• Heidi King, National Highway Traffic Safety Administration, U.S. Department of Transportation


  • The Honorable Mary D. Nichols, Chair, California Air Resources Board


  • David Friedman, Vice President, Advocacy, Consumer Reports


  • Ramzi Y. Hermiz, President and Chief Executive Officer, Shiloh Industries, Inc.


  • Josh Nassar, Legislative Director, United Auto Worker


  • The Honorable Jeff Landry, Attorney General, State of Louisiana


  • David Schwietert, Interim Chief Executive Officer, Alliance of Automobile Manufacturers


  • Nick Loris, Deputy Director of the Thomas A. Roe institute for Economic Policy; Herbert and Joyce Morgan Fellow in Energy and Environmental Policy, Heritage Foundation

To view the hearing in its entirety, click here.

Democrats Introduce Legislation for Zero-Emission Vehicles by 2040

Today, Senator Jeff Merkley (D-OR), and U.S. Congressman Mike Levin (D-CA) introduced the Zero-Emission Vehicles Act of 2019, that would make all new car sales zero-emissions vehicles by 2040. Senator Merkley and Congressman Levin are the lead sponsors on the bill. The legislation has already garnered support in both the House and Senate.

To view Senator Merkley’s remarks, click here.

To view Congressman Levin’s remarks, click here.

Electric Vehicle Tax Credit Causes Quarrel in Congress

The Internal Revenue Code Section 30D establishes an electric vehicle (EV) tax credit as an incentive for consumers to buy and own qualified electric vehicles. The claimed credit can be up to $7,500 and is based on the EV’s car battery size. However, these EV tax credits will eventually run out. The federal government is looking at phasing out these tax credits and while there is no set expiration date, that process has already started. Once a manufacturer sells 200,000 qualified EV’s in the United States, the amount a consumer is eligible for receiving decreases. Tesla was the first automaker to hit the 200,000 threshold in July 2018. Due to hitting the mark, consumers that buy Tesla EV’s after December 31, 2019 will not be eligible for a federal EV tax credit.

The debate surrounding this EV tax credit has found itself on both sides of the aisle and in both chambers of Congress. In the U.S. Senate, Senators Lamar Alexander (R-TN), Debbie Stabenow (D-MI), Gary Peter (D-MI), Susan Collins (R-ME), and U.S. Congressman Dan Kildee (D-MI), introduced S. 1094, the Driving America Forward Act. This bipartisan legislation seeks to raise the 200,000 vehicles’ cap to 400,000 vehicles per manufacturer. The legislation also extends the hydrogen fuel cell credit for ten years. Sponsors of the bill argue that this will be a step forward in cleaner transportation, combatting climate change, and support American job growth. In the U.S. House of Representatives, democrats are urging for increasing the 200,000-vehicle cap as well. Congressman Mike Doyle (D-PA), introduced H.R. 2096, with the purpose of amending “the Internal Revenue Code of 1986 to provide tax credits for energy storage technologies, and for other purposes.” While this bill addresses numerous clean energy pushes, the bill also encourages revision and continuation of the EV federal tax credit.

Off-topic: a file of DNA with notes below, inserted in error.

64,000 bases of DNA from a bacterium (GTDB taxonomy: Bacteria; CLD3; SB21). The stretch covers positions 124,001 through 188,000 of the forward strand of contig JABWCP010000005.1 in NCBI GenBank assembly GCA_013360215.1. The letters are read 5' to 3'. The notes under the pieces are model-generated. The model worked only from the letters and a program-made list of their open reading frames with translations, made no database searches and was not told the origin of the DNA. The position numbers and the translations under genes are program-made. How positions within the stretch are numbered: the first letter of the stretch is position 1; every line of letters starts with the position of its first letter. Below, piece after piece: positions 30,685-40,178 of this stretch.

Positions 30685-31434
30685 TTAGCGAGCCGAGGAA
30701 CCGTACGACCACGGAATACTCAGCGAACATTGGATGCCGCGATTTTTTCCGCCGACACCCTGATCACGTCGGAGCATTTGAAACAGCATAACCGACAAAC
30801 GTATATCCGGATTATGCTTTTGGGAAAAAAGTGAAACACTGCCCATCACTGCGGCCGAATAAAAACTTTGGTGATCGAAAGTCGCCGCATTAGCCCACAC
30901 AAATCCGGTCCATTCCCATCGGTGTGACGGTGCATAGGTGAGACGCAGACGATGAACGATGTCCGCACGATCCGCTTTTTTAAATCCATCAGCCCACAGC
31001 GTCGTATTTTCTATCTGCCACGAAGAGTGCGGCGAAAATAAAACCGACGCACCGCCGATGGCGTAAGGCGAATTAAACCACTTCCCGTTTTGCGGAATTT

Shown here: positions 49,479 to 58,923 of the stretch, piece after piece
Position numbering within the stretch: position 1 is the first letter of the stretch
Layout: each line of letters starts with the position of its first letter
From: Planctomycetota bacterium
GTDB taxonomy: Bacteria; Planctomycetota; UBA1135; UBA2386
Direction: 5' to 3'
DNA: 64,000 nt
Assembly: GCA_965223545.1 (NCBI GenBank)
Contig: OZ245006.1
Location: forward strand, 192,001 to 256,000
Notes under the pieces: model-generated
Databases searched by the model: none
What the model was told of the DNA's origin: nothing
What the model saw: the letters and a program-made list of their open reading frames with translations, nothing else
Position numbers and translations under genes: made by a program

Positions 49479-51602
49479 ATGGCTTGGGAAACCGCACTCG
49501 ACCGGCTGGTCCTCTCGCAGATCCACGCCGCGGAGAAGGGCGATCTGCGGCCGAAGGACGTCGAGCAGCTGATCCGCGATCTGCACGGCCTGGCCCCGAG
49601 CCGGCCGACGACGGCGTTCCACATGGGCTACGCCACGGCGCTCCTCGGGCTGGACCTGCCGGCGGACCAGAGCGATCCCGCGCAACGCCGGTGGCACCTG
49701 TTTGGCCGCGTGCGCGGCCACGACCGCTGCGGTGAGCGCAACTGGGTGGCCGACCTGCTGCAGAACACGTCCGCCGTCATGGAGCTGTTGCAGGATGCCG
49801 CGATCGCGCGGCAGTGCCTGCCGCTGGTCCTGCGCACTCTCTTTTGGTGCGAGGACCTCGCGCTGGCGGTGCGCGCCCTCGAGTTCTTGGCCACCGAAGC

Opposition to the bill in both chambers can be seen from Senator John Barrasso (R-WY) and, in the House, Congressman Jason Smith (R-MO). These two Members have introduced similar versions of the same bill that seeks to eliminate the EV federal tax credit and impose a federal highway user fee on alternative fuel vehicles. Senator Barrasso believes that with the termination of this tax credit, there will be billions in taxpayers funds saved and will “strengthen the Highway Trust Fund by ensuring that alternative fuel vehicle drivers pay into it.” Similarly, Congressman Jason Smith (R-MO) believes that “the EV federal tax credit has benefited the wealthy… [and that it’s] time to end this wasteful subsidy.”

As of now, numerous organizations and automakers support the Driving America Forward Act and believe that this legislation and the continuation of the federal EV tax credit will not only benefit the environment in an effort to reduce the total output of CO2 emissions, but also remain an incentive for consumers to purchase EV’s in the future.